three identities.  It then checks that all three identities are in the
directory and that the identities are active by virtue of having the
state: attribute set to enabled.

This allows an organization three possible avenues for controlling
whether or not a service is provisioned.  All services can be turned
off for a user by setting the state: attribute of the Uii to disabled.
Alternately all requests, regardless of user, to access an application
which is carrying out authorization via the LOGIN service identity can
be disabled by setting the Sii state: attribute to disabled.

The final option is to only disable a particular user from requesting
access to an application authorized by the LOGIN service.  This would
be done by setting the state: attribute to disabled of the SIii object
created by combining the user (Uii) and service (Sii) identities.

So the actual agreement is between the identity management system and
the application which is authorizing the user.  The KDC/LDAP systems
play an intermediary role of determining, at the time of
authentication, the identity components which are involved in the
request for services.

As I mentioned in a previous e-mail one of the security designs
inherent in IDfusion was to protect the integrity of authorization
information in the event of a compromise of the directory server.
This is done by using the HMAC variant of the cryptographic hash used
in the identity fusioning process.  The SIii formula thus becomes:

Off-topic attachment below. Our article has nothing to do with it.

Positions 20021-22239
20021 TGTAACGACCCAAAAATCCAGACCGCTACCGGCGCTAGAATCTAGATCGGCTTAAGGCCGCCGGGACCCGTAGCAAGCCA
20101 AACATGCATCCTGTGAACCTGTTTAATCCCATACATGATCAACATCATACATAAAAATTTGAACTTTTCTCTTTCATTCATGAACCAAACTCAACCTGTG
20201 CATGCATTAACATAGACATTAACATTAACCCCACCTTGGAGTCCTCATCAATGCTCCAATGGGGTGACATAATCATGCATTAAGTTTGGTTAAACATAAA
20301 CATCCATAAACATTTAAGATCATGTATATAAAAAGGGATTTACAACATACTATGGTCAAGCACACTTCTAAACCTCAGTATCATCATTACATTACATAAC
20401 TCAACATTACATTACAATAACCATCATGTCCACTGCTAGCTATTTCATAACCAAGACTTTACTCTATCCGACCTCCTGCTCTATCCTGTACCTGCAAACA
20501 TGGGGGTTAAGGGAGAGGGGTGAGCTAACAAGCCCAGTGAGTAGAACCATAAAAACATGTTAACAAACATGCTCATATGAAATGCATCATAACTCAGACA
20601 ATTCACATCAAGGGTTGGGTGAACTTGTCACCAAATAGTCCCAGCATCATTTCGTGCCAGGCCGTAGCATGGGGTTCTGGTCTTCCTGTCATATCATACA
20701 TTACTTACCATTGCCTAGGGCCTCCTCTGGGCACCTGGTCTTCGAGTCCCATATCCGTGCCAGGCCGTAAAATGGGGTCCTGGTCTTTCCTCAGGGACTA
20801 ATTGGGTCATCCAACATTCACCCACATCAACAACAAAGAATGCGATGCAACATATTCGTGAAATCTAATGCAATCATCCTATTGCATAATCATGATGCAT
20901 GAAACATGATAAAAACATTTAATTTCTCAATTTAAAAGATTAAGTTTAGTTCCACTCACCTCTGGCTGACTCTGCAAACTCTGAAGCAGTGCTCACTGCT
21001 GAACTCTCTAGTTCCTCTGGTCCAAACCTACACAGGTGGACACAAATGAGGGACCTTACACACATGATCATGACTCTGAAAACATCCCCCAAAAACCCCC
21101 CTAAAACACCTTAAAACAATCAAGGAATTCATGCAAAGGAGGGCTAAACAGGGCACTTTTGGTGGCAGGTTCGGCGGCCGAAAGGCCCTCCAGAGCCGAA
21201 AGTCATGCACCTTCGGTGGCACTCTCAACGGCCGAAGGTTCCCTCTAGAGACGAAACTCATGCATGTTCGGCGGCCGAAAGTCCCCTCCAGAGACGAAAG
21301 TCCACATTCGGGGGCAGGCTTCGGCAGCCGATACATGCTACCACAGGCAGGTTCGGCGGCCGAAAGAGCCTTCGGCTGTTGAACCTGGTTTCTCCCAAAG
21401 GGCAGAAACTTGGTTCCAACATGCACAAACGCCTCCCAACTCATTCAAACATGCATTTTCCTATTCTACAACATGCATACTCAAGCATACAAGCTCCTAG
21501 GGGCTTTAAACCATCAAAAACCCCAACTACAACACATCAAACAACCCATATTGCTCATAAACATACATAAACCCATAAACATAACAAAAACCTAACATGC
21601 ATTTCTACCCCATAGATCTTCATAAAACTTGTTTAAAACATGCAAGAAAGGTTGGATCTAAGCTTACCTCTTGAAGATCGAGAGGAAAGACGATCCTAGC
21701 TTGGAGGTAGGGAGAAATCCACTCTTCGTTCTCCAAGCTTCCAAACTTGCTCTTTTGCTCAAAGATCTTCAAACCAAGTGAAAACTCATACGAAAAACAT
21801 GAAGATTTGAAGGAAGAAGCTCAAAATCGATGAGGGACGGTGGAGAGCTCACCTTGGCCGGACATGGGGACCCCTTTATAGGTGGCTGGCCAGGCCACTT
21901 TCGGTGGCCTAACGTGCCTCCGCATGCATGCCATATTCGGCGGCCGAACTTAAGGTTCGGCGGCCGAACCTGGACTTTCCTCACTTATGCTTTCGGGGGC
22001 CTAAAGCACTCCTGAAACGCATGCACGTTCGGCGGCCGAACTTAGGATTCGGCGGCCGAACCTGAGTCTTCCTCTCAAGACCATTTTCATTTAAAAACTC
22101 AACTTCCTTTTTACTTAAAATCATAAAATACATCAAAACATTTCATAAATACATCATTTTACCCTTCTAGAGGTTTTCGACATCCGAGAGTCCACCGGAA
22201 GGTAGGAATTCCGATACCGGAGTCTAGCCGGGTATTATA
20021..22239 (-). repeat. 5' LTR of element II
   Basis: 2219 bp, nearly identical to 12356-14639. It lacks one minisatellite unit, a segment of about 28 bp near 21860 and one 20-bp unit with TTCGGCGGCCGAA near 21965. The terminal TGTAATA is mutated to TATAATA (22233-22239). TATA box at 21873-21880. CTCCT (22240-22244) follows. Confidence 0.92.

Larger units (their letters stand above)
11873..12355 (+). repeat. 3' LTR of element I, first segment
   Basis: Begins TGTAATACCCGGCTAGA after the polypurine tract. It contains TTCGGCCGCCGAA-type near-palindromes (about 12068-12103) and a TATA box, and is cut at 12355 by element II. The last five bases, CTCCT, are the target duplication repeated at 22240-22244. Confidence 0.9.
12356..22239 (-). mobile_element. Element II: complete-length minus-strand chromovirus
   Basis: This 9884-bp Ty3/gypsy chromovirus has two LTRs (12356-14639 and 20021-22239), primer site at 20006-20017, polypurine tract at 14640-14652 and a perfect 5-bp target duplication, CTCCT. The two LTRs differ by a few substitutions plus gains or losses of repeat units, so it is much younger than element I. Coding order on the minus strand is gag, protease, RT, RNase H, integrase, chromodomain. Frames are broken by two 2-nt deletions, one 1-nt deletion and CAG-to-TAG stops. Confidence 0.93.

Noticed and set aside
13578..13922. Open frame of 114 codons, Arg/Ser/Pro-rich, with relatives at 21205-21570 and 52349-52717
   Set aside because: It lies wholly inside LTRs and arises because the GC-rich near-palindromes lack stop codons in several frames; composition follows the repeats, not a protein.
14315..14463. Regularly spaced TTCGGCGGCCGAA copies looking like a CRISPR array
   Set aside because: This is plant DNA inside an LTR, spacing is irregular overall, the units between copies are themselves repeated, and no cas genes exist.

SIii = HnKn(Uii,Sii)

Where Kn is a key derived from the keys associated with the
svc/svcname@REALM and svc/idfusion@REALM service keys.  I can go into
the derivation and rationale for that process if there is interest.

This derivation of the identity fusion formula imposes a cryptographic
barrier to the creation of SIii identities.  Without access to the
keys from the KDC an interloper does not possess sufficient
information to create illegitimate service authorization identities.

So, thats the general philosophy for how things work.  In many ways
your analysis was quite correct.  Essentially the SIii is a compact
representation of the organization's willingness to allow access to a
service by a particular user.

The implicit inheritance model of the genetic hash chaining
methodology allows the Sii object to serve as a 'template' for
deciding how to authorize a service.  The SIii object can be used to
override any of the Sii attributes in order to customize service
delivery on a person by person basis.

> Thanks,
> - Ole

Hopefully the above makes sense and is informative.  I can drill
deeper on any of these issues if anyone is interested.

Thanks again for the interest.

Best wishes to everyone for a productive remainder of the week.

}-- End of excerpt from Ole Ersoy

As always,
Greg

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         Open Identity, Service and Authorization Management
                       http://www.hurderos.org